Effect of methanol concentration on total flavonoids yield: Five gram of fine powder is extracted with 50 ml of different concentration methanol (20%, 30%, 40%, 50%, 60%, 70%, 80% and 95%) in ultrasonic bath at 25°C, respectively. All the time of ultrasonic was 30 min. The result is shown in Figure 1. It is noticed that the total flavonoids yield reached maximum when methanol concentration is 70%, while either too high or too low degree will suppress the yield.
This can be due to the fact that the total flavonoids in Fenugreek seeds are moderate polar components, and 70% methanol may contribute to the extraction of flavonoids.
FIG. 1: EFFECT OF METHANOL CONCENTRATION ON EXTRACTION YIELD
Effect of ultrasonic time on total flavonoids yield: Different time of sonication (10, 20, 30, 40, 50, 60 min) is used for get the maximum yield of flavonoids in the experiment. Total flavonoids yield under different ultrasonic time are shown in Figure 2.
The extraction yield of total flavonoids increased sharply within 50 min, but after 50 min, its yield had no difference. Therefore, in the optimization process, 50 min is chosen as the extraction time.
FIGURE 2: EFFECT OF EXTRACTION TIME ON EXTRACTION YIELD
Effect of the ratio of material to liquid on total flavonoids yield: Solvent volume is another important factor for efficient extraction. In this work, effect of solid/solvent ratio on the flavonoids yield is investigated. First, other extraction conditions such as methanol concentration, ultrasonic time, and number of extractions are fixed at 70%, 50 min, and only once, respectively, and the ratio of material to liquid is changed from 1:7 to 1:50.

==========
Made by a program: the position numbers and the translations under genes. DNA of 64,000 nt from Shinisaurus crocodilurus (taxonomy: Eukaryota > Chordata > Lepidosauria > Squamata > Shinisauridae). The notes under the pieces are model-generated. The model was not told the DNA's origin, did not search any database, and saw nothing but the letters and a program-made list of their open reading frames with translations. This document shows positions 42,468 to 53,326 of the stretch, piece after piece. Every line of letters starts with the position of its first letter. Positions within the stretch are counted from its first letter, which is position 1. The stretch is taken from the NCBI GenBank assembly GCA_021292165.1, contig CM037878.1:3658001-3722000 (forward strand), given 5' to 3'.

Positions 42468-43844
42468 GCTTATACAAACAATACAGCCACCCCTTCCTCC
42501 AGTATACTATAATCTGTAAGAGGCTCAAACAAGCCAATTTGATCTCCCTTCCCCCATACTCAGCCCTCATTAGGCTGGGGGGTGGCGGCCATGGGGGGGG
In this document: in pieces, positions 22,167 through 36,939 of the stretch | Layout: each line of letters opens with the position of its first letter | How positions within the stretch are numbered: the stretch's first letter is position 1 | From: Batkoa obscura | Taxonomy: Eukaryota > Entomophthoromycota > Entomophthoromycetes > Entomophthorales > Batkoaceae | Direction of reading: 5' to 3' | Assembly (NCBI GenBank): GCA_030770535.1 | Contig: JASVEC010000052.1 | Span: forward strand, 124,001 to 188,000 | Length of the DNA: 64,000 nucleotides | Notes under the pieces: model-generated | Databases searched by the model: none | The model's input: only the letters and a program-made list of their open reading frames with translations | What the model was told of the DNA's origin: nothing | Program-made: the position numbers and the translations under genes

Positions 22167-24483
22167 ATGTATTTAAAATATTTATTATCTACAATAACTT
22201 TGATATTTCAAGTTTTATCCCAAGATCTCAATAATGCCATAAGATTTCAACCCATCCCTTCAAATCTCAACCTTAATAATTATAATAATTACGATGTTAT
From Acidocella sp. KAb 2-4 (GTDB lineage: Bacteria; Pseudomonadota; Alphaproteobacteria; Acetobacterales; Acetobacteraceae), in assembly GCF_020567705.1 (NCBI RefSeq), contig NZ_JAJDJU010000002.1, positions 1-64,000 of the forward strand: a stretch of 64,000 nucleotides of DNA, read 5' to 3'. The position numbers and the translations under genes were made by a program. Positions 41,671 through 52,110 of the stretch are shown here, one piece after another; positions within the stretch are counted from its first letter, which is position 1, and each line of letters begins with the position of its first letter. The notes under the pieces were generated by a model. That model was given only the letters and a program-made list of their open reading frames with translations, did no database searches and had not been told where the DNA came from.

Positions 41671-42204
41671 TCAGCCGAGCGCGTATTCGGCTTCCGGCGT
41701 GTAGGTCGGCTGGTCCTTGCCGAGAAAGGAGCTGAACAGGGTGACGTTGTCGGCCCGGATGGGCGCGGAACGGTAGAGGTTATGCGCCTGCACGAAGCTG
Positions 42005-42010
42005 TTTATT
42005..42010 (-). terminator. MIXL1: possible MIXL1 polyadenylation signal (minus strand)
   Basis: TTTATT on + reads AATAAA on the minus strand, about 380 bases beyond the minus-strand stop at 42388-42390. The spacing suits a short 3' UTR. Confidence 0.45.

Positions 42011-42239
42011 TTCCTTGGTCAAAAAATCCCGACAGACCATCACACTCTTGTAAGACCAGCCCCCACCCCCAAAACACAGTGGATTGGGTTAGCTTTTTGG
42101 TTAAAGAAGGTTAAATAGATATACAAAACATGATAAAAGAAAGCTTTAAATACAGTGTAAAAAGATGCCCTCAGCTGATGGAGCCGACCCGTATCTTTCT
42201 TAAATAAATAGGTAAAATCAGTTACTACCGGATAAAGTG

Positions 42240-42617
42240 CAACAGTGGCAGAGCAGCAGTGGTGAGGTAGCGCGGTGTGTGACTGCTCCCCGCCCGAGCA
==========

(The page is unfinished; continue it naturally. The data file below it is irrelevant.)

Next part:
Figure 3 showed the results. It is found that the extraction yield of total flavonoids rise as the ratio of solvent to material is increased and reached maximum (14.3 mg/g) when the ratio is 1:30. However, there are few changes when the ratio improved. This meant that more time and energy are required to condense the extraction solution in later separation process. For this reason, the solid/ liquid ratio of 1:30 is suitable to reach the high yield of flavonoids.
FIGURE 3: EFFECT OF MATERIAL TO SOLVENT RATIO ON EXTRACTION YIELD
Effect of extract times on total flavonoids yield: To determine the influence of number of extraction times on the yields of flavonoids, three groups of samples are extracted three times(3×50 min) under the above optimal conditions, that is, 70% methanol, 50 min of ultrasonic time, and the ratio of material to solvent at 1:30. The results are displayed in Figure 4. The yield of flavonoids is 14.2 mg/g at the first extraction step, decrease at the second (4.5 mg/g) and became very low (only 1.7 mg/g) at the third step.
FIGURE 4: EFFECT OF EXTRACTION STEP ON EXTRACTION YIELD